Friz Freleng eventually became just as bad. Like “Bugsy and Mugsy” where Bugs gets revenge on Rocky and Mugsy for disturbing him by making it look like Mugsy is attacking Rocky in his sleep, so that Rocky beats on the clueless Mugsy. This was actually a plot he reused from an earlier Sylvester cartoon with a mouse and a bulldog. But at least in the end of that one, the mouse who caused the trouble got conked with an object pulled by the magnet he was using to frame Sylvester with. In this one, it ends with Rocky thinking Mugsy gave away their hiding place with bright signs (again done by Bugs), and beating on the begging Mugsy. Why is this funny? Rocky was the real “bad guy”, while Mugsy was too dumb to even fill the role of Sylvester or the Coyote against the good guy!
(In only one case; “Prince Varmint/Violent”, the hapless flunky gets even with his abusive boss by defecting to the “good guys” side. But then Yosemite Sam always was so hapless himself with his beasts of burden (whom he’s always trying to get to “whoa!”), so you feel more sorry for him than for the elephant. Why couldn’t Freleng/Foster have had Mugsy turn good against Rocky like that?)

But that shows the pattern I noticed of newer WB cartoons having more “unfair” ends compared to earlier ones. Many old ones did not even have “win/lose” endings, but simply a funny punchline.
One thing I liked about earlier Looney Tunes is that they were more focused on the wackiness of Tex Avery and Bob Clampett. Once they left, it was Jones and Freleng who took over in having the most creative influence, and their philosophy seemed to revolve around a philosophy of “bad guys need to be pummeled repeatedly no matter how hapless they are” (or at least self-defeated by unexplained mishaps in the plans). Hence the formulaic rut the later LT/MM series fell into sparked off by the success of their Roadrunner and Sylvester & Tweety formats. Even Daffy ended up becoming a hapless stooge for Bugs Bunny, and later, Speedy Gonzales.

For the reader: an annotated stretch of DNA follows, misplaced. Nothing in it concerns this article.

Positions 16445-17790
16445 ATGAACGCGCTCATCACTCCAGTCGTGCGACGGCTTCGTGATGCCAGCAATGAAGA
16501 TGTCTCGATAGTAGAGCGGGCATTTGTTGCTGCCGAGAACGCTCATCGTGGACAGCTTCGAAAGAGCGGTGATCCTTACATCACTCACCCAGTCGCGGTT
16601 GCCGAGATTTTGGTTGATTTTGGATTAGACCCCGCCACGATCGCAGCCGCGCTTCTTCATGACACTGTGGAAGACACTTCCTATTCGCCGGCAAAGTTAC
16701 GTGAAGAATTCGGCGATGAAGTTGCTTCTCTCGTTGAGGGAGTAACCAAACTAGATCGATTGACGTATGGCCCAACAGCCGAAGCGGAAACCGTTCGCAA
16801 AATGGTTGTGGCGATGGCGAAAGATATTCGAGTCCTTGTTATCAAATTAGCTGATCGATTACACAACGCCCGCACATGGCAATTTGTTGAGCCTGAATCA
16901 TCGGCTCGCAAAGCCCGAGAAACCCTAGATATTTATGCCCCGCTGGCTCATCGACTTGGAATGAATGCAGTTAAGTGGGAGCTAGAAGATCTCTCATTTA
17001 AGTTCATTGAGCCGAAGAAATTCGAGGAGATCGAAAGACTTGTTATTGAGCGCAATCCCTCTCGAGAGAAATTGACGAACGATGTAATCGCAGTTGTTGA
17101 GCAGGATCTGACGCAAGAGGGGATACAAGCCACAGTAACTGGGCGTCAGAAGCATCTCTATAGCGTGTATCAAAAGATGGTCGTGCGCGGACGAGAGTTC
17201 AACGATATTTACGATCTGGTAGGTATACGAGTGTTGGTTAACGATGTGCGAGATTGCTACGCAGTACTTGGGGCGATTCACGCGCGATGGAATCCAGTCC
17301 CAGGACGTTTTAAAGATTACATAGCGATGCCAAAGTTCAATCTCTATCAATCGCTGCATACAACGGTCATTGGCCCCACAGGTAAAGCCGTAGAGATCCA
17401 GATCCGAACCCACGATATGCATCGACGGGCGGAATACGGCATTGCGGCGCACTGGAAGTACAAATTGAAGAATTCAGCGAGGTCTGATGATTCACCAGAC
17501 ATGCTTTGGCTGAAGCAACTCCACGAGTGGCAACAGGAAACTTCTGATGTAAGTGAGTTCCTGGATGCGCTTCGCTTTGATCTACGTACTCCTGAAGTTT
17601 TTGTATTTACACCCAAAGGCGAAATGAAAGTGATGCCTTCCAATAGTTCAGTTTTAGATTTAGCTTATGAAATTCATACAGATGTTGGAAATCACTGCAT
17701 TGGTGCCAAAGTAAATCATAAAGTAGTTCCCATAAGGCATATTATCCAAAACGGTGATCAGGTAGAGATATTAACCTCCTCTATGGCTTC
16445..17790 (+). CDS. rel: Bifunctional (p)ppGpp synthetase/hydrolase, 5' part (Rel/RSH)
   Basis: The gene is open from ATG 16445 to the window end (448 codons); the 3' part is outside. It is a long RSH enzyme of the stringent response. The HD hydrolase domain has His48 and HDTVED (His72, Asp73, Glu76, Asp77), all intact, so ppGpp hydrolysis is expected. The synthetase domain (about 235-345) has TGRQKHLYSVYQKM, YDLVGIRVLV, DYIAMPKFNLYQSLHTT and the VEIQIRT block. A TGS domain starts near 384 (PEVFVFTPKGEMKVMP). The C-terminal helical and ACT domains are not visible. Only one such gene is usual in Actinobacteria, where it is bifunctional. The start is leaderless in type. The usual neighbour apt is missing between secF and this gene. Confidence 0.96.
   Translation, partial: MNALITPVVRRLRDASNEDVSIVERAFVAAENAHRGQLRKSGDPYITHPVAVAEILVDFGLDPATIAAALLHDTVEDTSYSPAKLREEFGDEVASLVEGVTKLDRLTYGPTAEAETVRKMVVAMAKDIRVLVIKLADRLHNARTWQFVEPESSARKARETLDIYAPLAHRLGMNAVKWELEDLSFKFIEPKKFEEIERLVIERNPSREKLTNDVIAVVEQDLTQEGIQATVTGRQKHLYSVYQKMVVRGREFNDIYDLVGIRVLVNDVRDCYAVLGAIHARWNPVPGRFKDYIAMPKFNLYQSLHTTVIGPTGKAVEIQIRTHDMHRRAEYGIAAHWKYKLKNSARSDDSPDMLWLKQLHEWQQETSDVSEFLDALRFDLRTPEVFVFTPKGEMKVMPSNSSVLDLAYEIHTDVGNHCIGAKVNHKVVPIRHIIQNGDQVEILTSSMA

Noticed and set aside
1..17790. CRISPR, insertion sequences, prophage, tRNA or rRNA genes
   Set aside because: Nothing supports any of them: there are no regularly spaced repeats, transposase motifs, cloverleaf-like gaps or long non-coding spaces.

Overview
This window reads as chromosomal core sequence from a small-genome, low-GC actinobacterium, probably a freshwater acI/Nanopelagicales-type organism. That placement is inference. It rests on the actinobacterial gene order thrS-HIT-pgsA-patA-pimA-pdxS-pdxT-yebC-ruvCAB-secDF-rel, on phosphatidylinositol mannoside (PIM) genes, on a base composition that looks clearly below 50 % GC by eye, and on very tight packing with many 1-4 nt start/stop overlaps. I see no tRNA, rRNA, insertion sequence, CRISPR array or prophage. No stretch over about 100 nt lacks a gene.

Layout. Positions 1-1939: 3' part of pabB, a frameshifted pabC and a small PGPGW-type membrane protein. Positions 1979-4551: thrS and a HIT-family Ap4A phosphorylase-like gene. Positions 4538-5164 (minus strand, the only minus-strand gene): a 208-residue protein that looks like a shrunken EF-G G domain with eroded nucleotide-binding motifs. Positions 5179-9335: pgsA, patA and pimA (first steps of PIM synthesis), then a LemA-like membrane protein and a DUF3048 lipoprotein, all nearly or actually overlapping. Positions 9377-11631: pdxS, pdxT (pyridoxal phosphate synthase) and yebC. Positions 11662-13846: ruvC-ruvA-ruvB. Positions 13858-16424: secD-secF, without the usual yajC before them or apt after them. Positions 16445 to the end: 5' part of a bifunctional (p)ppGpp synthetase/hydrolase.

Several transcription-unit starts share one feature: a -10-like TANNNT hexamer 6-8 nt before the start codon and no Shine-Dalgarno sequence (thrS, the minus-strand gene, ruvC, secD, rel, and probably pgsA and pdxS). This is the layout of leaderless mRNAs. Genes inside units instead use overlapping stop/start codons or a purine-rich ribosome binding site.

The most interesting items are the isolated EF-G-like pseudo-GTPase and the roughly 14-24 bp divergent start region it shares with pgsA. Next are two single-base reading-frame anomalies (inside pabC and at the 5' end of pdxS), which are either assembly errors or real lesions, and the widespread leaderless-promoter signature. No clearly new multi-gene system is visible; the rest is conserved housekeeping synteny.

And you wonder why Sylvester, starting out as a stronger sounding character (especially in “Life With Feathers” and “Kitty Kornered”) couldn’t fight back sometimes. Like all the abuse he took from both Hector the dog and a rooster in “Fowl Weather”, even complying in pretending to be Tweety to save the dog from Granny’s wrath if Tweety was harmed. In stories like this and “Pappy’s Puppy”, you wonder why he doesn’t just run away. Then, all the animals in “Tweet Zoo” and “Tweety’s Circus”. If Tweety could outsmart him, despite his size and strength, why couldn’t he outsmart these other characters?
In D’Fightin’ Ones, Sylvester does try to fight back sometimes, but is not consistent enough. If the dog is so much stronger with his fist, then Sylvester should have picked up some heavy object and knocked him out with it. That’s what Tweety used to do! (One reason I like Tom & Jerry so much better. Tom would sometimes strike back at the dog. But like “Pappy’s Puppy”, in the similar “That’s My Pup”, he was stupid to not run away. Like you’re going to allow these dogs to raise a second generation of dog to bark or bite on you?)

However, some villains truly are unpitiably evil, (and often manage to escape) and give the heroes a serious run for their money. But some hereoes are just too invincible!

The Herculoids, with that rhino thing, the flying dragon, and if nothing else, the blobs, always end up almost invincible, and their opponents don’t stand a chance. A few villains did put up a good fight, but then the blobs always got free, helped the others, and that was it. The Impossibles as well. The bad guy having caught two of them, always appears to shoot all of the clones of Multi Man, but always misses “the original one”, who then frees the others and captures the bad guy.